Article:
One of the biggest deals to hit the diamond world recently is the sale and privatization of Dominion Diamond, Canada’s premier diamond miner and the world’s third largest producer of rough diamonds by value.
The sale gives Montana-based Washington Companies a 100% stake in the Ekati diamond mine and a 40% interest in the Diavik diamond mine operated by Rio Tinto. Both mines are in the Northwest Territories.
Dominion Diamond’s Ekati mine in the Northwest Territories. Credit: Dominion Diamond
Patrick Evans, former president and CEO of Mountain Province Diamonds and a respected industry veteran, will become the new CEO of Dominion Diamond once the US$1.2-billion transaction closes later this year. Mountain Province owns 49% of the Gahcho Kué mine in the Northwest Territories with 51% owner and operator De Beers, so Evans is well versed in the logistics of diamond mine development in the unique environment of northern Canada.
Everyone in the industry knows Evans, but who are the new owners? While Washington Companies is withholding comment until the deal is complete, the multinational is a private company owned by billionaire Dennis Washington. More than 50 years ago, he leased a bulldozer and started offering earth moving services for road construction and, later, for mines, according to the company’s website.
In 1986, he acquired ARCO’s mothballed copper and molybdenum deposit in Butte, Mont., and reopened the mine. Washington subsidiary Montana Resources has produced more than 1.2 billion lb. copper and 144 million lb. molybdenum from the deposit since.
Washington’s success at Butte allowed him to diversify into railroads, shipping, aviation and real estate. His other Canadian asset, acquired in the 1990s, is Seaspan, an association of companies involved in marine transportation, ship repair and shipbuilding in western North America.
Dominion Diamond first put itself up for sale in 2015 when one of its major shareholders, K2 & Associates Investment Management, questioned management’s leadership around issues of corporate governance, performance, and project priorities amid a crumbling share price.
The company then experienced a string of misfortune in 2016, including a fire at Ekati that suspended processing and cost the miner about C$44.5 million in mine standby costs, the death of its founder Robert Gannicott, and weak global diamond prices.
Early in 2017, CEO Brendan Bell left Dominion citing personal reasons related to the company’s move from Yellowknife to Calgary. The combination of challenges weighed heavily on performance:
Dominion lost US$40.7 million before income taxes in the year ended Jan 31, 2017, compared to a profit of US$170.3 million in fiscal 2015. Its share price crumbled from a peak of US$19.75 in May 2015 to less than US$9 in March 2017.
That’s when Washington came calling with a US$1.1-billion bid prompting Dominion — unimpressed with the implied value of its assets and pointing to Washington’s lack of experience in diamond mining and marketing — to search for alternative buyers.
But no alternative emerged and in July, Dominion agreed to a sweetened bid of US$14.25 per share or US$1.2 billion. The transaction represents a 44% premium to Dominion’s stock price at the time of the bid. In September, shareholders voted in favour of the sale.
As Dominion awaits the power shift, business is beginning to improve. For the three months ended July 31, Dominion racked up net income of US$31.1 million attributable to improved sales from higher value pipes at Ekati and a rebound in demand for lower value diamonds. Cash resources totalled US$199 million with no debt and US$157 million available under a revolving credit facility.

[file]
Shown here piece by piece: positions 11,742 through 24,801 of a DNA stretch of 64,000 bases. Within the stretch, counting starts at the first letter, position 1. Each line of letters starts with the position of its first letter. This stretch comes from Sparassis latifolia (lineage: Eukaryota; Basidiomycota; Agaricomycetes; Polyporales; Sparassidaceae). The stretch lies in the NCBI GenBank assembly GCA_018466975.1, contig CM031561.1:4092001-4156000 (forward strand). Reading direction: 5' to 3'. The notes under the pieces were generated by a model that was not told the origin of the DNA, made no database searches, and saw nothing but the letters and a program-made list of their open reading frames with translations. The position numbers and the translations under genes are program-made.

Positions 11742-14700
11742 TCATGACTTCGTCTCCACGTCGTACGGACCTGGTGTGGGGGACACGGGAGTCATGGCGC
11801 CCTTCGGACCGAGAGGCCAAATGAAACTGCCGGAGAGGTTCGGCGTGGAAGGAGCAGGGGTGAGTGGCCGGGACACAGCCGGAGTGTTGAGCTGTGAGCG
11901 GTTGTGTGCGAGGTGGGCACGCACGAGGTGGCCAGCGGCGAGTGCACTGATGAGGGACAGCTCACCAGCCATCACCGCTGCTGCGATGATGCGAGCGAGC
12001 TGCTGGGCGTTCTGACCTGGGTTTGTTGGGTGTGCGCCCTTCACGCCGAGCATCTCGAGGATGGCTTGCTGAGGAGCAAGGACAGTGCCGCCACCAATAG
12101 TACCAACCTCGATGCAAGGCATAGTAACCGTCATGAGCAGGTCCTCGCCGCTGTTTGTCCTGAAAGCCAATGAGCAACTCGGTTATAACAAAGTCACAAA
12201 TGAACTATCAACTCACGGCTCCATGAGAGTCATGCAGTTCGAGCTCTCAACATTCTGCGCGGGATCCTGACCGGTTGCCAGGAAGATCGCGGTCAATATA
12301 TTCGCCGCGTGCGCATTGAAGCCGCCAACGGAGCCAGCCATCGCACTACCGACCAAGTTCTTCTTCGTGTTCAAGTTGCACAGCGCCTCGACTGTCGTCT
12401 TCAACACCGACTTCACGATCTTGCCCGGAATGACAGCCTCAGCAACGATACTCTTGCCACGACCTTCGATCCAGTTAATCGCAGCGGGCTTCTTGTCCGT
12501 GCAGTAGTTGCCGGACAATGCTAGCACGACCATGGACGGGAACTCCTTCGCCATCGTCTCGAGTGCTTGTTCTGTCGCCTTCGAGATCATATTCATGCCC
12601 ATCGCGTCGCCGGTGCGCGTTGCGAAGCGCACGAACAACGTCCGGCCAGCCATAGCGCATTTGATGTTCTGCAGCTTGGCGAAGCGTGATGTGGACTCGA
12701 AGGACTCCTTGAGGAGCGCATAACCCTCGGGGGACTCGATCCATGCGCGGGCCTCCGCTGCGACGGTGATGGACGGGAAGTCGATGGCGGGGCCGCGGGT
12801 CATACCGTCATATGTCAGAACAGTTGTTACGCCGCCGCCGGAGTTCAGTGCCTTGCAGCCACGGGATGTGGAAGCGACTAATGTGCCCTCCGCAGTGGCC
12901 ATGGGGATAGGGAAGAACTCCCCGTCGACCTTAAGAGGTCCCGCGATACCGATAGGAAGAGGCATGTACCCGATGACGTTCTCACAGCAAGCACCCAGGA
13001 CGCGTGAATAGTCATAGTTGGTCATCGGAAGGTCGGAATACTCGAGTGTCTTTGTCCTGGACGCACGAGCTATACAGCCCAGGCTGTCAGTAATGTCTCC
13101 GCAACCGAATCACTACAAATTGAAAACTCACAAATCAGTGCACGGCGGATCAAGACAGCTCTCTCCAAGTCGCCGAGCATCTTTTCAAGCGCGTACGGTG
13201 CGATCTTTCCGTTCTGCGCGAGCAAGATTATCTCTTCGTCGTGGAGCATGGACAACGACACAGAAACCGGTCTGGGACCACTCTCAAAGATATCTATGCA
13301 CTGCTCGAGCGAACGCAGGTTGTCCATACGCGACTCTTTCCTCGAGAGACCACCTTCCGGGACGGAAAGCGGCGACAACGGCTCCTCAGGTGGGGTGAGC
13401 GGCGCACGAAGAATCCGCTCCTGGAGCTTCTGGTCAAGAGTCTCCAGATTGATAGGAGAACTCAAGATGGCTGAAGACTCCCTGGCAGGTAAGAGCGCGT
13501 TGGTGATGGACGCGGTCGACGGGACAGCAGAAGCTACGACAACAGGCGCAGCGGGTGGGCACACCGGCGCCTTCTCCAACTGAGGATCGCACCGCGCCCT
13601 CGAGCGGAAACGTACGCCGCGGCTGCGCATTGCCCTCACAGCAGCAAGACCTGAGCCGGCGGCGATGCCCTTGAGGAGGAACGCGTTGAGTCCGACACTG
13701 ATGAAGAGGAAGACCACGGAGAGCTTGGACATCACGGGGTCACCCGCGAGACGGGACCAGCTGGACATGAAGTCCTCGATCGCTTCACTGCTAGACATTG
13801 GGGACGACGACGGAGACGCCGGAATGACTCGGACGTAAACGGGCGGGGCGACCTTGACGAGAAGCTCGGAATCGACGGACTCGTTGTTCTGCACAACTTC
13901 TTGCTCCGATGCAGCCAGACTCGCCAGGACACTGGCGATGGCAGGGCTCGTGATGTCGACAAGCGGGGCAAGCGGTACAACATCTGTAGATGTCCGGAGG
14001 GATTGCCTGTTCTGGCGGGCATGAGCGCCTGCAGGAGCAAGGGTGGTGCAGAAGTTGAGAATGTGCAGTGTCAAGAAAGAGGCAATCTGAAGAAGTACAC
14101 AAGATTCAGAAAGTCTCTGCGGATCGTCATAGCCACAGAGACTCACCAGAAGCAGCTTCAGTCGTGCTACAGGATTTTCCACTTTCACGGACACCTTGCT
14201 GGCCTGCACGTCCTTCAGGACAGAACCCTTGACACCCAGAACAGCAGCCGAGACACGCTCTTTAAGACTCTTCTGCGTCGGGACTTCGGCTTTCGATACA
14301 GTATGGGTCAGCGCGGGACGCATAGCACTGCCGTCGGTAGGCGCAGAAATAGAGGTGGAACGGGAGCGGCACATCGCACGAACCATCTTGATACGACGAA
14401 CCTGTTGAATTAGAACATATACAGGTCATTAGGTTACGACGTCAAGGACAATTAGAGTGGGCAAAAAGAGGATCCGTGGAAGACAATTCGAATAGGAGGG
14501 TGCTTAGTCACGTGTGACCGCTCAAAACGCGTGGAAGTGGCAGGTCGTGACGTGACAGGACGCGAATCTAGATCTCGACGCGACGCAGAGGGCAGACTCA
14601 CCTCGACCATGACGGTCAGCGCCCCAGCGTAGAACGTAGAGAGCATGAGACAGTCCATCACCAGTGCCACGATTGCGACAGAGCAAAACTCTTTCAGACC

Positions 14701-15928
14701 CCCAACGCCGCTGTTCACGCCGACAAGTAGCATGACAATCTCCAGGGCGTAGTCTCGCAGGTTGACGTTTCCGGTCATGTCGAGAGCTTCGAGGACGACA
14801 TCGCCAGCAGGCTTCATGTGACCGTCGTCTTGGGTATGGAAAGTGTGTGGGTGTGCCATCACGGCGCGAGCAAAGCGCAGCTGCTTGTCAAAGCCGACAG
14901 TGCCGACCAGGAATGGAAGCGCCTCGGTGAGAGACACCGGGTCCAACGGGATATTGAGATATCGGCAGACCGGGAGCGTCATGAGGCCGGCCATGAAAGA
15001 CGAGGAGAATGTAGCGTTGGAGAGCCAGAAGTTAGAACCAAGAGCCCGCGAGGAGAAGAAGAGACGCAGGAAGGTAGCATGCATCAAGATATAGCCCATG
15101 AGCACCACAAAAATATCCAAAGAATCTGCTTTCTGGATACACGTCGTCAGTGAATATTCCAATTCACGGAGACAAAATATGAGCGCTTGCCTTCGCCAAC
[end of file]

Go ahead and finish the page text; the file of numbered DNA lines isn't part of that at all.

Washington intends to operate Dominion as a standalone business and keep the company headquarters in Calgary. The private company says it is committed to maintaining Dominion’s focus on training and employing Indigenous people, honouring existing commitments to nearby communities, and continuing scholarship programs, heritage finds and support for local contractors and suppliers.
Diavik is nearing the end of its life, but there is still development potential at Ekati, where the current mine plan focuses on production from six kimberlite pipes: the Misery Main, Pigeon, Sable, Lynx and Jay open pits, and the Koala underground operations. Jay was approved for construction last year, extending the mine life by approximately 10 years to 2033. A prefeasibility study on Fox Deep — an underground deposit below the mined out Fox open pit — is currently underway, and may further extend Ekati’s life to 2042.
But independent diamond analyst Paul Zimnisky, who called Washington a “relatively unlikely suitor” in his latest State of the Diamond Industry report said that after the Misery Main pipe is mined out around 2020, “planned expansion projects at Ekati are arguably marginal at best.” Effective exploration may be the key to longevity in that case: There are 150 known kimberlites on Ekati, including 110 that have never been bulk sampled, and Dominion intends to spend C$50 million over the next five years to test them and other kimberlites in the region.
During fiscal 2018, Dominion plans to produce 6.3-7 million carats by processing about 4 million tonnes of ore compared to 5.2 million carats from 3 million tonnes in fiscal 2017. High value ore from the Koala underground and Misery Main pipes is being mined first, followed by an increased proportion of ore from the Pigeon and Lynx pipes during the remainder of the year.
Dominion management appears to be satisfied with the sweetened deal. “The Washington offer delivers compelling and immediate value to Dominion shareholders at an attractive premium that recognizes the intrinsic value of Dominion and provides shareholders certainty through an all-cash offer,” said Jim Gowans, chair of Dominion’s board of directors.
–This story originally appeared in the November 2017 issue of Diamonds in Canada.